She hugged her mother then, as tightly as she could, and buried her face into her hair. “Oh, Mother,?
? she said feelingly. “I think I am cursed.”
When she felt the plump woman stiffen in her arms, Stella quickly expelled a breath. “I’m in love with the Villain.”
* * *
Damn you, Gabriel, you hotheaded, stupid man!
He had heard her, and he had smiled; he was still smiling over that. She wanted to give him her body, and that touched him beyond measure, made his heart feel so damned heavy he was barely able to carry it in his chest.
He’d felt rage at first, that she should even tempt him to do so, that she would think him so low, so capable of taking someone’s soul away. He’d been so angry, she was lucky all he did was send her home. But yet he’d pondered over it for hours afterward, concluding there was only one reason anyone would do something so unselfish. Only one reason Stella could know what Faith knew.
And then he’d realized Stella was Faith.
He’d trembled at the realization. Joy and love and disbelief all tangled and twisted inside him. His magic—it felt strong now, a burning light, more powerful than ever, simmering with energy in the pit of his being.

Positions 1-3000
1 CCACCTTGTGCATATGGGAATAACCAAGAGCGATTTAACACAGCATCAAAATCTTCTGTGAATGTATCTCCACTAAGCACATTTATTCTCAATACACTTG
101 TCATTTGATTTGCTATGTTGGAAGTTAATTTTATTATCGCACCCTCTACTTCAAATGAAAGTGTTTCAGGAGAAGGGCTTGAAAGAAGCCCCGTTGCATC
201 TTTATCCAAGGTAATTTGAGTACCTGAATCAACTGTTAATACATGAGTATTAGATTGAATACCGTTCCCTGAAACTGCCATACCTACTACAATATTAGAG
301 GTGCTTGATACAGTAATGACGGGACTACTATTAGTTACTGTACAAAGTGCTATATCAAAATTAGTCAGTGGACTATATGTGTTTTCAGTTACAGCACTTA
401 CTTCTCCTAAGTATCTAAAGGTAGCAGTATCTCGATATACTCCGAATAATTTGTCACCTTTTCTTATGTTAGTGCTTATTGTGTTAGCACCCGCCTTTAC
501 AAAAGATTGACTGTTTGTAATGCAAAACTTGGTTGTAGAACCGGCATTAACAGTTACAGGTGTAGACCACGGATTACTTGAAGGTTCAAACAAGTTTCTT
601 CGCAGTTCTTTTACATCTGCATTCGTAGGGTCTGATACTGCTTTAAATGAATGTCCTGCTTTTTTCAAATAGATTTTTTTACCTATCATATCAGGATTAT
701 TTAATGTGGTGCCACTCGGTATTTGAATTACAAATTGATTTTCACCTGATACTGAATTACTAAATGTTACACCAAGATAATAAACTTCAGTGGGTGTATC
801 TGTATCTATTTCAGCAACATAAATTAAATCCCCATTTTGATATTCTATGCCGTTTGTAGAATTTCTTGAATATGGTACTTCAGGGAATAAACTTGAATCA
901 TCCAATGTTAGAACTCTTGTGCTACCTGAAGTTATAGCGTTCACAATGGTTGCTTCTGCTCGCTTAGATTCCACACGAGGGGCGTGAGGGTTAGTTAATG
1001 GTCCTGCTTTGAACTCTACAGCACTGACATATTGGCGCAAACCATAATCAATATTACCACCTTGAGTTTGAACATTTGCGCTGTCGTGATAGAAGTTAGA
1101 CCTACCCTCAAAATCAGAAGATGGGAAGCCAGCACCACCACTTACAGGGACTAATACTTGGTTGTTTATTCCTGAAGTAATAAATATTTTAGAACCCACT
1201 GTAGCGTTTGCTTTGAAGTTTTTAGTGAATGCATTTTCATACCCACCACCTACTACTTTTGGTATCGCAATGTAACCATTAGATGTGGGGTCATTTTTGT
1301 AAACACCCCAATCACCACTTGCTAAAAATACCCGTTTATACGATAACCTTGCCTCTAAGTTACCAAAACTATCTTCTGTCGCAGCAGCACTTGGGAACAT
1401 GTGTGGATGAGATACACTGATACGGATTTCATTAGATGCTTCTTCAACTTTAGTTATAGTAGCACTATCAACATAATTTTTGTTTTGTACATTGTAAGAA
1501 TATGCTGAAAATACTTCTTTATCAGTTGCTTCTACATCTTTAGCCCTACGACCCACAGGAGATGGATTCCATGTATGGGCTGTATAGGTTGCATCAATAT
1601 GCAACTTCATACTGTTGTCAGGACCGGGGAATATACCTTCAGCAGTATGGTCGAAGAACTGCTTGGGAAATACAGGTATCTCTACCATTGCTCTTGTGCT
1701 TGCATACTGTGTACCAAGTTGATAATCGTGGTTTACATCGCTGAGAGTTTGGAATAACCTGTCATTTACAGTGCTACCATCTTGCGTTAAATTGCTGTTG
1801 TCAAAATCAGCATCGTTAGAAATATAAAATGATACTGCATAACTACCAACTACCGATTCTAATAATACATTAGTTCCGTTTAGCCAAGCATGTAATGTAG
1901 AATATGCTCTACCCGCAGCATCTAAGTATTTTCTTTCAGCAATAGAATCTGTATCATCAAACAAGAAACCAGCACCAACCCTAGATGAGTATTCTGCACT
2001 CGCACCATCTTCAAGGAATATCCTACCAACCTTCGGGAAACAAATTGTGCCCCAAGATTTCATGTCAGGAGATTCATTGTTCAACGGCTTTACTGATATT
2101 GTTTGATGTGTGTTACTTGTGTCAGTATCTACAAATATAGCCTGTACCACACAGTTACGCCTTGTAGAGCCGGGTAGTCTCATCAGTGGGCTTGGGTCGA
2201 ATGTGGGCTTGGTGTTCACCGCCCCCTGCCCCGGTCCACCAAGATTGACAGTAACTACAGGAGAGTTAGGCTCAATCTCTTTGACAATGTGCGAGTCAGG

Growing up, Gabriel had thought his magic was evil. It had been too strong for such a little boy, and he hadn’t known how to control it. Several times as a kid, he’d been angry, and he’d wished for things he shouldn’t have. His father’s drunken bouts hade made him wish to be left alone, and one morning his wish came true. His father never woke from his sleep. Gabriel was sure he had killed him.
He’d felt so ashamed, so guilty, that he swore he’d never use his magic again. He’d tried to hold it back from then on, contain it, ignore it. But then the years passed, and he met her.
Faith Harrison. Beautiful, kind, warm-hearted Faith.
Was she blind? he’d first wondered when she smiled that dazzling white smile at him. Gabriel had turned to look at the sidewalk behind him, certain she couldn’t be smiling at him. Not that angel. Certainly not.
But she had been smiling at him, and although Gabriel didn’t believe in love at first sight, that hadn’t kept him from falling, hard.
He never told Faith about his magic, and yet she was a curious little thing, asking more questions than she should about everything. One day she trapped him, holding the bud of a lily in her hand, and wistfully wishing out loud that it open for her. Like the love-sick fool he was, wanting to impress his lady, Gabriel fell for that, and in less than a second the flower bloomed in her hand.
Faith had turned to him with wide, worshipping eyes. “I knew it!” she had said, waving the lily at him. “I knew it. I knew it. I knew it!”
From then on, Faith steadily encouraged him, steadfast in her belief that magic could do good, and that Gabriel was good. He’d desperately wanted to believe her, and yet he never truly embraced this “goodness” of which she spoke.